These points also hold true for the essay (with any necessary adjustments, particularly the month of time students have to prepare the essay).

Reading Materials

Raj Bhala, “International Trade Law: An Interdisciplinary, Non-Western Textbook” (4th edition, 2015), Volumes One and Two, which may be ordered from Carolina Academic Press: http://www.cap-press.com/books/isbn/9780769869070/International-Trade-Law-Vol-1-and-Vol-2-Fourth-Edition

Please see the special discount code (above) for ordering this Textbook.

Teaching Method

The course is taught over 5 days commencing on a Wednesday and concluding at the end of the following Tuesday. Classes are interactive and friendly. It is necessary for students to do the pre-reading for the course so that they get the most out of the materials under discussion, subject to the caveat noted earlier.

Classes commence at 9:30 am and run until 5:00 pm. Morning tea is around 11:00 am (for approximately 15 minutes). We take a brief break (1 hour) between the morning and afternoon sessions for lunch (12:30-1:30 pm). We also take a short break in the afternoon around 3:30 pm (for approximately 15 minutes).

Evaluation of Raj Bhala’s similar courses, International Trade Law and Advanced International Trade Law, at the University of Kansas

These courses typically rate well above Law School wide averages across all course, based on anonymous student evaluations. The Dean of the Law School reviews these evaluations each semester. The criteria used are: (1) “The professor was organized and prepared for class;” (2) “The professor challenged students to think critically about the course material;” (3) “the professor set and met clear goals and objectives for this course;” (4) “The professor provided a syllabus and substantially followed it;” (5) The professor was available for consultation outside of class.” Each criteria is scored on a 5 point scale (5 being the highest, “Strongly Agree,” and 1 being the lowest, “Strongly Disagree”).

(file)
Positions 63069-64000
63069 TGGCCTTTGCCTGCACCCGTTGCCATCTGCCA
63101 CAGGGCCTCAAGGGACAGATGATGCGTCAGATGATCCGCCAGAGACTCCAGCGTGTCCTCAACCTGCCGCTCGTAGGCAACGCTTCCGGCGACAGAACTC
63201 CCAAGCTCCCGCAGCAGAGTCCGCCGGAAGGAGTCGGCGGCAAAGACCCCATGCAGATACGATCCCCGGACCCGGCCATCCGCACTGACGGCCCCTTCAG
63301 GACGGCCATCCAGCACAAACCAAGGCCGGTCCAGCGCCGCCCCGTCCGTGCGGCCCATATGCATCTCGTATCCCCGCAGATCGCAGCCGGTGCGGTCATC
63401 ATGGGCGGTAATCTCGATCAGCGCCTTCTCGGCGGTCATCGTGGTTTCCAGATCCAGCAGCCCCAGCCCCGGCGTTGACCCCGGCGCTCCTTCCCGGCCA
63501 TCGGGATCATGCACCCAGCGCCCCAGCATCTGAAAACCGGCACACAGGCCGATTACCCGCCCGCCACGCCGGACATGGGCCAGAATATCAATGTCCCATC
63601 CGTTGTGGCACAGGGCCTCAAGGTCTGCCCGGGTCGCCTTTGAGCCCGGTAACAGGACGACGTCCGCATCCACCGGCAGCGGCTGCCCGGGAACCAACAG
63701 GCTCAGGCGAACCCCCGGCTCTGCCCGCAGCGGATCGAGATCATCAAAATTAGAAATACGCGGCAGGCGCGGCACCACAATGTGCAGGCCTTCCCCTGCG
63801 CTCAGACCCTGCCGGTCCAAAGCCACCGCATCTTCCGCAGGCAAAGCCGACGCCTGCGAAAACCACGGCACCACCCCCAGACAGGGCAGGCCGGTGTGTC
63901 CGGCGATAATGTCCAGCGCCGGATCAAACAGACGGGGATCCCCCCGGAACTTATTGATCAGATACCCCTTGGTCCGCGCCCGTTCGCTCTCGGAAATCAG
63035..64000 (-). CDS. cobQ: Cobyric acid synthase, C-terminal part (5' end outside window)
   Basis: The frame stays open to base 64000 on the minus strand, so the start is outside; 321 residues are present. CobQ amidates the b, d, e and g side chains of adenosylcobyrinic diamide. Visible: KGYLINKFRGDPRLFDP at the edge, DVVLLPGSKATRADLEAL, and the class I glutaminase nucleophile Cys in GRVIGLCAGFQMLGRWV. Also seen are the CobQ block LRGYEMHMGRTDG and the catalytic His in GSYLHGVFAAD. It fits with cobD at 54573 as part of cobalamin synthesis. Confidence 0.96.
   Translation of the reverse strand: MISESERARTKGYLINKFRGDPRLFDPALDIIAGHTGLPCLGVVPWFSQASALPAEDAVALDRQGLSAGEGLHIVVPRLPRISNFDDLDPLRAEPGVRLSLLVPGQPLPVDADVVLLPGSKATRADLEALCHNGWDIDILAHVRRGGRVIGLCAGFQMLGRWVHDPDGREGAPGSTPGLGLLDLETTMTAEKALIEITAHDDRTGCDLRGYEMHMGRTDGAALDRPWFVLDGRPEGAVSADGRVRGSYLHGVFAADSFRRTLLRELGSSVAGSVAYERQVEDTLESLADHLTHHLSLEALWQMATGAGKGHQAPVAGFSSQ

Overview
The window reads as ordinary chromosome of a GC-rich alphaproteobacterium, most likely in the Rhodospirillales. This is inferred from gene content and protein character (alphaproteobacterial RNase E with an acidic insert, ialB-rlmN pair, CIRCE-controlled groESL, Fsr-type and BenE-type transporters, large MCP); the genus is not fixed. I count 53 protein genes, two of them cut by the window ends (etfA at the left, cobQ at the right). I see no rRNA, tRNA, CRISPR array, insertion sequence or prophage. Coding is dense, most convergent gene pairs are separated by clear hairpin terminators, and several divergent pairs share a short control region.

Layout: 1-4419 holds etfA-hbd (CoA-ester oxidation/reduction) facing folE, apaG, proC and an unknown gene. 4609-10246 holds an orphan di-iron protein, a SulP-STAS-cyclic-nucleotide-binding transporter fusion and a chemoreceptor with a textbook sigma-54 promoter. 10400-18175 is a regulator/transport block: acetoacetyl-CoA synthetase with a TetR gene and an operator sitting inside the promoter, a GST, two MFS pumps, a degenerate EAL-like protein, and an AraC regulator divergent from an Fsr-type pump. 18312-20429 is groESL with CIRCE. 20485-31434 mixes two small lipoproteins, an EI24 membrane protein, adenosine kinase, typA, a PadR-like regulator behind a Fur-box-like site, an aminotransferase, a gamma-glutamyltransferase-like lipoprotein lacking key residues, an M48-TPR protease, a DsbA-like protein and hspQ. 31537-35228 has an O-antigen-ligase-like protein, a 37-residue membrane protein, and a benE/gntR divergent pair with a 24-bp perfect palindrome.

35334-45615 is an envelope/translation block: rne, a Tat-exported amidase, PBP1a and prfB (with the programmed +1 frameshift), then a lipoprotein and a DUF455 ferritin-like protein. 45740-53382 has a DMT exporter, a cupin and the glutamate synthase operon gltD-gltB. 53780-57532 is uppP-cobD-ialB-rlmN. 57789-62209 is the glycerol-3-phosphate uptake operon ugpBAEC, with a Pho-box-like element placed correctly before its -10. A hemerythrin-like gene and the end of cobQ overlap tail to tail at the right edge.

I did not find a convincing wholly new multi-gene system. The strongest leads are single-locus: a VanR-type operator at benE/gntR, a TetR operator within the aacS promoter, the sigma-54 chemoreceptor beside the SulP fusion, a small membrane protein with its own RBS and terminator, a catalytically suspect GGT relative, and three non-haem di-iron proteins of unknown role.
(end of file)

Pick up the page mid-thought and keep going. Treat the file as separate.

The evaluation results are not published. However, ever since both courses were offered starting in 2003, they have regularly scored above 4 (“Agree”), and usually near 5, on all criteria.

Daily schedule

Thursday, 11 April

Morning:

● Moral Foundations of Free Trade (Volume One, Chapter 1)
● Economic Foundations of Free Trade (Volume One, Chapters 2-6)

Afternoon:

● Historical Foundations of Free Trade (Volume One, Chapters 9-10)
● Institutional Foundations of Free Trade (Volume One, Chapters 13-14)

Friday, 12 April

Morning:

● Adjudicatory Foundations of Free Trade (Volume On, Chapters 15-16)
● Legal Foundations of Free Trade: Pillars of GATT (Volume One, Chapters 17-24, 27)

Afternoon:

● Cracks in the Foundations (Volume One, Chapters 30-32)
● Customs Law: Classification and Valuation (Volume One, Chapters 35, 37)

Monday, 15 April

Morning:

● Trade in Agriculture (Volume One, Chapters 40-42)
● SPS Measures (Volume One, Chapter 43)

Afternoon:

● Trade in Services (Volume One, Chapters 44-46)
● FTAs and Customs Unions (Volume Two, Chapters 81-85)

Tuesday, 16 April

Morning:

● Antidumping Law (Volume Two, Chapters 51-58)
● Countervailing Duty Law (Volume Two, Chapters 59-64)

Afternoon:

● Safeguards (Volume Two, Chapters 68-69)
● Section 301 Sino-American Trade War and Currency Manipulation
(Volume Two, Chapters 74-75)

Wednesday, 17 April

Morning:

● National Security, Section 232, and Export Controls (Volume Two, Chapters 76-80)
● Trade Labour (Volume Two, Chapters 89-90)

Afternoon:

● Trade and the Environment (Volume Two, Chapters 92-94)
● Preferences for Poor Countries (Volume Two, Chapters 97-99)

Contact Details

Law Student Centre
Level 2, 1-11 Short St
Email: postgradlaw@auckland.ac.nz

Lecturer contact details: bhala@ku.edu